Sun founder extols open source for government

Scott McNealy, founder of Sun Microsystems and chairman of the company's federal division, told agency officials today that open-source software based on open standards provides the security, interoperability and low cost that government needs.


It is a familiar message, one McNealy delivers at every appearance, and his keynote address today at the FOSE trade show in Washington, D.C., was no exception. "We invented open source," McNealy declared in a tone that dared anyone to challenge the claim, and he listed its advantages.


Open-source software has no barrier to entry, he said. Curious users can download products for free, making it easy to try a few options in a short time at no cost.


Open-source software is secure, he said, addressing a long-standing concern of some potential customers. "Everyone can see the code," he said. "If it had a weakness, it got found and fixed a long time ago." He was speaking specifically of Sun's Java platform but also of open source in general.


Perhaps the most important advantage is that it has a low barrier to exit, he said. Proprietary software is designed to lock users in, he said. Once a customer buys a database and migrates the organization's data to it, it is difficult to move again. Vendors often take advantage of that to increase enterprise license costs after customers are committed, he said.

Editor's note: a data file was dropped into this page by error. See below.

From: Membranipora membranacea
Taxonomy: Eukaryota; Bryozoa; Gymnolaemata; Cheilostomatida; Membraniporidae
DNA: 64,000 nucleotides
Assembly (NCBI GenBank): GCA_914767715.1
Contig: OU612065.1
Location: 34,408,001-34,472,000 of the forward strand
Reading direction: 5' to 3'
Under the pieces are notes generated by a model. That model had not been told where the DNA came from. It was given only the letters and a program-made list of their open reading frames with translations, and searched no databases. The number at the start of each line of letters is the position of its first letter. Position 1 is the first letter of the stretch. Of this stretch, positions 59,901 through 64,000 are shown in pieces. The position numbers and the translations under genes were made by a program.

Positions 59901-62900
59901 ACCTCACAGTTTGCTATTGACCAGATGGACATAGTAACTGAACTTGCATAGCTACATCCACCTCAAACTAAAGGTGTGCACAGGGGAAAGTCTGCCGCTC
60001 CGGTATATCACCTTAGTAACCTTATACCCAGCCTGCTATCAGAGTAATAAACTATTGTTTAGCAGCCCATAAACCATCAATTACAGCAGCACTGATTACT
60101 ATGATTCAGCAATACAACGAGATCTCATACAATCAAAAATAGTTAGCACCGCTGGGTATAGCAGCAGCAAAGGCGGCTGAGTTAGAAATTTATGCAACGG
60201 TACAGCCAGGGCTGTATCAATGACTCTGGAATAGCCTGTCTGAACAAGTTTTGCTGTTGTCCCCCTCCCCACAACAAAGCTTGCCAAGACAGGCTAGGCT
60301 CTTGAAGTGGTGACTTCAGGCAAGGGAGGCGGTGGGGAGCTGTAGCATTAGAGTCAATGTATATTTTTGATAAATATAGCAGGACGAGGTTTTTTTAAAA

The main question a lot of chief information officers struggle with is, "How do I get off this sucker?" he said 


Open standards, in contrast, allow data to flow easily from one product to another. As long as the products are built around the standards, users can migrate from one to another with relative ease, he said.


The problem is how you get to open standards, McNealy said. "It's tough because you're locked in."


To make the move, he said, an agency needs a leader willing to take the heat that comes from undoing earlier choices, even when it's costly. Because of the difficulty, proprietary software will be with us for many years to come, he said.

About the Author

Technology journalist Michael Hardy is a former FCW editor.

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